(Thinking about running for office? RightVoter presents “Campaign Boot Camp,” a series of essential “how to run for office” rules for your campaign. For the full series, click here.)
We’ve covered the strategic side of the campaign plan, the “why.” (As in, “Why should I vote for you?”) Now it’s on to tactics.
A brief note: As we’ve mentioned before, your campaign plan will change. You’ll be constantly updating it. Your strategy and messaging may change due to a shift in events or media focus or opponents joining or leaving the race. The tactical side of your campaign plan will change due to the availability of resources: volunteers, money, and time. Your campaign consultants and staff need to be constantly monitoring the timeline and budget and be prepared for contingencies that are good (extra money, more volunteers) and bad (less money, bogged down voter contact efforts, fewer volunteers).
A traditional campaign plan will have five sections in the tactical section: the Political Plan, the Communications Plan, the Paid Media Plan, the Timeline and Budget, and the Finance Plan. (“Paid media” is paid advertising (television, radio, online, direct mail). “Earned media” is press coverage (news stories, letters to the editor, blog posts, social media shares) you earn through Communications.)
Your Political Plan covers how you will utilize your volunteer grassroots supporters to contact, identify, and persuade voters. Write a description of your grassroots organization and how you’re going to recruit volunteers. Create a list of tasks you’re going to (hopefully) get volunteers to perform.
You will need a coherent Voter Contact Strategy that follows the ID-persuasion-GOTV cycle. Who are you targeting?
Begin to build out a Precinct Walk Schedule and a Phone Schedule. How many voters are you targeting? How long will it take your callers/canvassers to ID them all? How many will need a follow-up persuasion contact? How many will be in your GOTV universe? Once you figure that out, you’ll need to start building a schedule to get it done. When do the walks start? How many volunteers can you expect? How many doors can they hit per hour if they’re knocking and delivering a simple ID script? (The answer is 25, by the way.)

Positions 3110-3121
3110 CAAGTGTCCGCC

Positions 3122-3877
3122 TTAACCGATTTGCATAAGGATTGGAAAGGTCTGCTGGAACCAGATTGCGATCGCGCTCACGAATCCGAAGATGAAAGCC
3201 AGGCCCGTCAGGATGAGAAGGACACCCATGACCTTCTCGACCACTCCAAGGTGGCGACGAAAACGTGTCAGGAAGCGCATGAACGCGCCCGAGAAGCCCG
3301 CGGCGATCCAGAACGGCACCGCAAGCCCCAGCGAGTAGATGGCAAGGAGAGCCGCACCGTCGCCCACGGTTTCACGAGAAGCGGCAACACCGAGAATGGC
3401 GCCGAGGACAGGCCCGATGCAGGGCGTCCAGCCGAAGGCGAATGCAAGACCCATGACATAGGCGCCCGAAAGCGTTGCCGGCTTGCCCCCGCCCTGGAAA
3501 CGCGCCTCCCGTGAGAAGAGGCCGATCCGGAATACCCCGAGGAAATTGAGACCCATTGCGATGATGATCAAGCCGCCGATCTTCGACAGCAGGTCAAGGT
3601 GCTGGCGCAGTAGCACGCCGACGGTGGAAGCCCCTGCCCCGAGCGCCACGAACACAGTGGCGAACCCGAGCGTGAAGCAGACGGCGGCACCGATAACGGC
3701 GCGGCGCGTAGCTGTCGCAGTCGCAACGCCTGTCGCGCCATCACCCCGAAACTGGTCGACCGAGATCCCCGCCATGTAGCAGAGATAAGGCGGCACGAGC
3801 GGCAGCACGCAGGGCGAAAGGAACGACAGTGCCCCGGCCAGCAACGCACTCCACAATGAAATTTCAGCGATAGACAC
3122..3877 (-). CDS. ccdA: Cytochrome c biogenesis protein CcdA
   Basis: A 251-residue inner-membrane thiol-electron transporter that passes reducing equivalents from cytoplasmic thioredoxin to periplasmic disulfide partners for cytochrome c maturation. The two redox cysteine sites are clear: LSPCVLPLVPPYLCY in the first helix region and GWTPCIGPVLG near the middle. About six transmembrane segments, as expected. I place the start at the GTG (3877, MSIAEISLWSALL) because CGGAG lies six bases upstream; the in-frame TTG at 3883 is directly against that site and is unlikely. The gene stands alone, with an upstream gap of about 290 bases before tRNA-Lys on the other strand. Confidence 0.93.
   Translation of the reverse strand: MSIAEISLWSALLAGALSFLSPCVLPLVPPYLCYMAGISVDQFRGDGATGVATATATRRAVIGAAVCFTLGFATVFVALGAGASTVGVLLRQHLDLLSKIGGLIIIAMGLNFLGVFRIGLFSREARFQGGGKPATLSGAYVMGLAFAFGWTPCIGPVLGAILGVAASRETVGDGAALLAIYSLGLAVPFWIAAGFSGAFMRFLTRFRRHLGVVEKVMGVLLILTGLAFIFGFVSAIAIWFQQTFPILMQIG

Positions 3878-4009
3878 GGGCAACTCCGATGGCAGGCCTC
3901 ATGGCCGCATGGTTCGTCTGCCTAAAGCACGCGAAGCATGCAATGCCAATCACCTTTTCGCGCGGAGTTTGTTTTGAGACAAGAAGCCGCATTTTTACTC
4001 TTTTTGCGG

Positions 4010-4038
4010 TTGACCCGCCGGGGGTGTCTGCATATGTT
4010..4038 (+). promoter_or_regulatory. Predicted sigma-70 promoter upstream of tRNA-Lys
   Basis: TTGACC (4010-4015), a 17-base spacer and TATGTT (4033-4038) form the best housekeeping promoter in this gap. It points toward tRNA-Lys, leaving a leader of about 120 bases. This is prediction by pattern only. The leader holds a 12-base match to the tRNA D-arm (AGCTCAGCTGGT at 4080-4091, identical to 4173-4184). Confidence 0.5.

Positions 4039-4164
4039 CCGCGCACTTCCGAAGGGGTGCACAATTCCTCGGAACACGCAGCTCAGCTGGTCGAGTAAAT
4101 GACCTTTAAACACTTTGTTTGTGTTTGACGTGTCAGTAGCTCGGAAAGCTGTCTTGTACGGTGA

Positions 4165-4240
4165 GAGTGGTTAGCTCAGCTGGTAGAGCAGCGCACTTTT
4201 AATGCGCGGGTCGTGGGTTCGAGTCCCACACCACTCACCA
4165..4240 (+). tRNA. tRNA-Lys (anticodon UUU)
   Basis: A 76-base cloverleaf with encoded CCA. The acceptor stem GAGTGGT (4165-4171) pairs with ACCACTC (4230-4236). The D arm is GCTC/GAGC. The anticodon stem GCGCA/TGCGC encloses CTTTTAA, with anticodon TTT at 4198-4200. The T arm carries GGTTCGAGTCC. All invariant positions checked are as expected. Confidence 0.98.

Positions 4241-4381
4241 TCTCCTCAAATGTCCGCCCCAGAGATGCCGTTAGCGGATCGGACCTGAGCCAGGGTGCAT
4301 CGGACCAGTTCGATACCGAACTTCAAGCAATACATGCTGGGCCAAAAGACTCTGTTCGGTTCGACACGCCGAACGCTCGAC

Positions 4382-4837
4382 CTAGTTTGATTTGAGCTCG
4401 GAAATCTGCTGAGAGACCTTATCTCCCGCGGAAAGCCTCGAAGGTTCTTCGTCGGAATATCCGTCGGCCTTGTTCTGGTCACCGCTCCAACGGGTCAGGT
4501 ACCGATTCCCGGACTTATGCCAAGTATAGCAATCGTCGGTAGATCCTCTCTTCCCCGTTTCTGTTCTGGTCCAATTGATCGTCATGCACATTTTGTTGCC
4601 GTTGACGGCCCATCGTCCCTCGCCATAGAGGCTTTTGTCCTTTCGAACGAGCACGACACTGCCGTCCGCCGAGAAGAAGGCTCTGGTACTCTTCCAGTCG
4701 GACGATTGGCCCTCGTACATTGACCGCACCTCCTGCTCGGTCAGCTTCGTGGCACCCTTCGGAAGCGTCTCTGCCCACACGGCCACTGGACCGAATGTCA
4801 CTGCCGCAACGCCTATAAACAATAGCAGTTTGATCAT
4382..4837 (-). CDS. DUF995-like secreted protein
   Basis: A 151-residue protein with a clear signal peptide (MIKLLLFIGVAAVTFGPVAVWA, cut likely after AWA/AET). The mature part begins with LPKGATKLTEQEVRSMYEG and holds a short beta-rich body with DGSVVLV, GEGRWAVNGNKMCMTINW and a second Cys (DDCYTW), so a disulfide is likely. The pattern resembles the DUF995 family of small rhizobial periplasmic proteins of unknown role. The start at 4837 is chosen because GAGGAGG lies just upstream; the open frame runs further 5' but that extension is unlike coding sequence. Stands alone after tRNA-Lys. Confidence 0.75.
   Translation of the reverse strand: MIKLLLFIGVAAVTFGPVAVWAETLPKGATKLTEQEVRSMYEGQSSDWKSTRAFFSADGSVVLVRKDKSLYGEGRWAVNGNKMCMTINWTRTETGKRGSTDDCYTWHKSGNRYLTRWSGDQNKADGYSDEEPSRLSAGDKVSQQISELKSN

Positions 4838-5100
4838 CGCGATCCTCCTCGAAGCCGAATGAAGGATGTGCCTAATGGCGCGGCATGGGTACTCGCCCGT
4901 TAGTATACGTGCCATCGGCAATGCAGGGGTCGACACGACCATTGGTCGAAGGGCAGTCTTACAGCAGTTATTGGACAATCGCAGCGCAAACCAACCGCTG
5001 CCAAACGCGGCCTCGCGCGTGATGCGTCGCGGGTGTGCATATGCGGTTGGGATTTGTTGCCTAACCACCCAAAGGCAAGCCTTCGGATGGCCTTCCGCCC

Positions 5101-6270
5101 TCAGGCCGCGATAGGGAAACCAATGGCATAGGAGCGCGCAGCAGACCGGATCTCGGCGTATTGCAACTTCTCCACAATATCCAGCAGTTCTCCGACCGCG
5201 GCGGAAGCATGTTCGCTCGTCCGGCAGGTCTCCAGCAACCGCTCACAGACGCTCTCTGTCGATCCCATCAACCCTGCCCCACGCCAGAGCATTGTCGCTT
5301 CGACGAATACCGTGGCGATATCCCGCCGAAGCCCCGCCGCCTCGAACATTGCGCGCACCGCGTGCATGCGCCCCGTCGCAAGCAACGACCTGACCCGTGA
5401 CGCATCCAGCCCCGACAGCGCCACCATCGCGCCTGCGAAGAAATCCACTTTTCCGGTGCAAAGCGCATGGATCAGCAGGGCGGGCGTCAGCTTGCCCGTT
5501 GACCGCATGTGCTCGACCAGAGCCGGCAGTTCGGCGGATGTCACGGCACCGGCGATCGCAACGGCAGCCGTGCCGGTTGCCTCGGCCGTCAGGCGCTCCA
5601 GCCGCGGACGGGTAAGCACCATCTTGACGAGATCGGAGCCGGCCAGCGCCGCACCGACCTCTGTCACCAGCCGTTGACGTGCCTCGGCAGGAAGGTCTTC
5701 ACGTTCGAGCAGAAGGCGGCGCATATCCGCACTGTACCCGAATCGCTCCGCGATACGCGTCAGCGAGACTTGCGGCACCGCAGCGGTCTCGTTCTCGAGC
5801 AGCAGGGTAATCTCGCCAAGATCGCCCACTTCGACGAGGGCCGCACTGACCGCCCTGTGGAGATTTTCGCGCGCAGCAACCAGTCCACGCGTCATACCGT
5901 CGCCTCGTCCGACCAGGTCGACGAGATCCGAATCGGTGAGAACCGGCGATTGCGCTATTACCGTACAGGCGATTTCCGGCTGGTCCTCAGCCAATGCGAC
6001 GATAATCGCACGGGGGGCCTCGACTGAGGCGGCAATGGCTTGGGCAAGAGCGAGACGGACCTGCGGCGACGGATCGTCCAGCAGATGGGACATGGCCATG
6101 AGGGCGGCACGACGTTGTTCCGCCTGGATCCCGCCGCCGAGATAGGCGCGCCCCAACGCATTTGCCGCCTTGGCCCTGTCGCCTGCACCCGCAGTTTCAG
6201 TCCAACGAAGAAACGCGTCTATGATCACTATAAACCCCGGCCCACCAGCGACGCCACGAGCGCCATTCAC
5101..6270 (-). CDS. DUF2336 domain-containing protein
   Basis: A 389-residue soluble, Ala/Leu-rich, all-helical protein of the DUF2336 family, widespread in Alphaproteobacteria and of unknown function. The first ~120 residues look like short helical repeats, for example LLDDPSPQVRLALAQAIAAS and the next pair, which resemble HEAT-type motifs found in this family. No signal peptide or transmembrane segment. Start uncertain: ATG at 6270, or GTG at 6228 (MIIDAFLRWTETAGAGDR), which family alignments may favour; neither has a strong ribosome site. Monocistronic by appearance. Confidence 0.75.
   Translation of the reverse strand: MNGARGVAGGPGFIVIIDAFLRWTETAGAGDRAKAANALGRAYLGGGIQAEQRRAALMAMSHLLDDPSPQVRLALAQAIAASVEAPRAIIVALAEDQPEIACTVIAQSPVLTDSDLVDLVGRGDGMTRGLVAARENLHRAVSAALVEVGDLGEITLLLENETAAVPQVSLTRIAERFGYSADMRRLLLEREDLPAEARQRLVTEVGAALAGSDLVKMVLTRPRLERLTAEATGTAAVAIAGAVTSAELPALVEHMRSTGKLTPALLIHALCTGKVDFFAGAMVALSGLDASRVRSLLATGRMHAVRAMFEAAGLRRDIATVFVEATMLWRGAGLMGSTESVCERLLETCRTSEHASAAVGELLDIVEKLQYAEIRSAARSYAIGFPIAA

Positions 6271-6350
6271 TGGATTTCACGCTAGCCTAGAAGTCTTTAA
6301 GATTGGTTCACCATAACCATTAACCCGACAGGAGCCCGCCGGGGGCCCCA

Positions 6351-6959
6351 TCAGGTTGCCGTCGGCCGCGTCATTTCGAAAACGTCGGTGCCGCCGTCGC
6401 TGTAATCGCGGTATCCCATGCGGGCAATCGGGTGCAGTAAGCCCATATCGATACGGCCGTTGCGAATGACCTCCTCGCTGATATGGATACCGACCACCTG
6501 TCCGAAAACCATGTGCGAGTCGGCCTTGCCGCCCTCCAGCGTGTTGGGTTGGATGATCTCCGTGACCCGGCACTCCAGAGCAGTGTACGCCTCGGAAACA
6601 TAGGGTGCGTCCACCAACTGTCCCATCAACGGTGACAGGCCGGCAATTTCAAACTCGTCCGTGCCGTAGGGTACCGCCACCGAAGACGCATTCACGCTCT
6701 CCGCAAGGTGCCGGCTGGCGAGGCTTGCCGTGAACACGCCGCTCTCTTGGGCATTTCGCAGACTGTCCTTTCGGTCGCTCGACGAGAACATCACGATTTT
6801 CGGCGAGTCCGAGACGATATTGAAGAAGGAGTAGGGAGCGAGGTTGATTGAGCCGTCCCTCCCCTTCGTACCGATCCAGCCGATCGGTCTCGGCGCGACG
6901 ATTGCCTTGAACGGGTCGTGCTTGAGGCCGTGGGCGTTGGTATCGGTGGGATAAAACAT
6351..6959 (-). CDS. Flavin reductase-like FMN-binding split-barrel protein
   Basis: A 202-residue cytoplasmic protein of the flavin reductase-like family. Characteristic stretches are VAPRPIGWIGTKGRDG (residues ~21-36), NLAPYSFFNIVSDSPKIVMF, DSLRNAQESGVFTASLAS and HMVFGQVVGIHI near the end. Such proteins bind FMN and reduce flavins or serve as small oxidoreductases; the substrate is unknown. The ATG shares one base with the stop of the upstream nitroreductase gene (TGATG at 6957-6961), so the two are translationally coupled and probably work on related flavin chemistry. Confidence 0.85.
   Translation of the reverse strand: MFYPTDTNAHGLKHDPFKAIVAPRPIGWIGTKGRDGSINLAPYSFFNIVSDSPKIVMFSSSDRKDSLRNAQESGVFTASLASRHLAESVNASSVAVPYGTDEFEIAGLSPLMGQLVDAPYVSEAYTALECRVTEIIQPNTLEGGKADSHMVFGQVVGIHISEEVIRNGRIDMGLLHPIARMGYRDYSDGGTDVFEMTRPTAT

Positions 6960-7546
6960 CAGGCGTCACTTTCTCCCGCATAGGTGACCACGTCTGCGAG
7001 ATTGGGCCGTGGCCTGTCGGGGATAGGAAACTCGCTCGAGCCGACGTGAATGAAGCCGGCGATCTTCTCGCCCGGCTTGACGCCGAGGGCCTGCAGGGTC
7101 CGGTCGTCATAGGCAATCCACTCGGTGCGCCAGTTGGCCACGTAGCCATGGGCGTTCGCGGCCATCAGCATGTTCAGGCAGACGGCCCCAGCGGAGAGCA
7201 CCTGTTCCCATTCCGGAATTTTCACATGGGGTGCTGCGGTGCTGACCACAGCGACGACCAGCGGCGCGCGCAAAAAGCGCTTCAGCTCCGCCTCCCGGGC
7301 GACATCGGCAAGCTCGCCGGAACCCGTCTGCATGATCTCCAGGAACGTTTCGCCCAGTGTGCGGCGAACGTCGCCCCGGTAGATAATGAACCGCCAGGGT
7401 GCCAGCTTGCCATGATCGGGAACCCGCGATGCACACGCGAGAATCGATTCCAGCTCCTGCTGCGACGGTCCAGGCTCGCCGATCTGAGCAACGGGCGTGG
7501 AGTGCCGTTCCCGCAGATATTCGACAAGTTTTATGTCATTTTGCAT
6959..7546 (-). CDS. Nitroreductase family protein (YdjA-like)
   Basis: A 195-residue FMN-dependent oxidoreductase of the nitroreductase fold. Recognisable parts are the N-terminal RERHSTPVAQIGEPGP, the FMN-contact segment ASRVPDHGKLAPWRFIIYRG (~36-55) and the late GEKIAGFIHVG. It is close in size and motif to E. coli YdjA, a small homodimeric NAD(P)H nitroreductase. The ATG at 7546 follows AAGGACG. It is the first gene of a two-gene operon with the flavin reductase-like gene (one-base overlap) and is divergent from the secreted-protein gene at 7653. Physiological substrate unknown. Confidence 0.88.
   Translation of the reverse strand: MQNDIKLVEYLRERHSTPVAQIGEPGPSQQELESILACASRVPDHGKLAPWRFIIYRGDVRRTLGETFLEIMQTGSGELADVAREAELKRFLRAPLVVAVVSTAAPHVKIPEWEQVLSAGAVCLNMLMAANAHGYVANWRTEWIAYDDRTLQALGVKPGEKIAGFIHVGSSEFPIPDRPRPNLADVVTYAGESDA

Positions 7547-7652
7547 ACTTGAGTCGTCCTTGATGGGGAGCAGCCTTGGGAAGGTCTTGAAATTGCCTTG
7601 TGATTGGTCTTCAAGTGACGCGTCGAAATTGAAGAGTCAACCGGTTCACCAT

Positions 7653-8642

Anything that involves recruiting, activating, organizing, and deploying volunteers goes in your Political Plan. (e.g. How are you handling the distribution of Yard Signs? When will they be ordered? When do they go up?)
Write out a clear Communications Strategy, one that’s based on your Strategy and Messaging. What do you want to get to the press, and when do you want to get it to them?
Building from that Communications Strategy, create a Communications Schedule that is timed to reinforce your campaign’s Paid Media Plan. Will you be simply sending press releases? Holding press conferences? Placing op-eds? Calling in to local talk radio?
Who speaks for the campaign? How are press inquiries handled? Who updates the website and social media accounts? Write it all down.
Paid Media Plan
Your Paid Media Plan includes television, radio, direct mail, digital, and phones. Who is your target universe for each advertising vehicle? What is your message? Budget it out. Get it all onto the timeline.
Let’s try an example here:
October 18 (Election Day -14)
ID Canvassing Precinct 313, 314, 315.
Call-From-Home Calling Republican Absentee Ballot Request List
County GOP Meeting (Candidate Speaking, Staff Advance)
Yard Sign Replacement
Press Conference on Tax Plan
Letters to the Editor Deadline
Social Media Push to Share Tax Plan Post
Television Spot 1 (Bio 1) Running on Cable
Radio Spot 2 (Bio 2) Running on AM 610 and 104.5 FM
Direct Mail 4 (Contrast 1) in Mailboxes
Direct Mail 5 (Contrast 2) at Printer
Direct Mail 6 (AB Chase 2) in Final Edits
Digital Video 3 (Tax Plan Video) Launch
Live-Operator ID Phones to Likely Undecideds
Robo Calls to Push Town Hall Turnout
(That’s one day, and I simplified it.)
If you want to stick with the Campaign Timeline example above, your budget would be:
October 18 (Election Day -14)
Total Budget: $250,000
Spent (Including Payables): $160,000
Cash on Hand: $80,000
Budget Shortfall: $10,000
(Again, that’s a specific number for a specific day. You need to be tracking your raised/spent/COH/shortfall weekly, at the very least.)
The Finance Plan comes last because the goal is to win. So determine a strategy to win. Apply that strategy to specific tactics. Budget out how much your plan will cost. Raise the money to win.
Yes, the reality is that you’re going to be forced to do this backwards. There’s no such thing as a perfect campaign. You’re going to have conversations that begin with “How do we win with only 70% of our initial fundraising goal?” You’ll change your tactics nearly every day during the campaign. You’ll be forced to cut out a direct mail piece, shorten your digital run, utilize more paid phones to reinforce flagging volunteer calls, etc. But you need to start the campaign with the plan to win and then write a Finance Plan to raise the money to fund the plan.
Your Finance Plan should include specific goals for each week, month, and quarter, a list of your targeted potential donors, and the specific tactics you’re going to use to reach those donors: Candidate calls, finance committee calls, finance committee/large donor events, small dollar events, fundraising mail, fundraising email, online fundraising. How much money can you realistically expect from each tactic?
So there you have it: your Campaign Plan. You have a strategy. You have the tactics. You know when things will happen. You know how much it will cost.
Now get prepared to start making edits on Day One. (Oh, and if this seems like a lot, remember that this is a scaled down, simplified description.)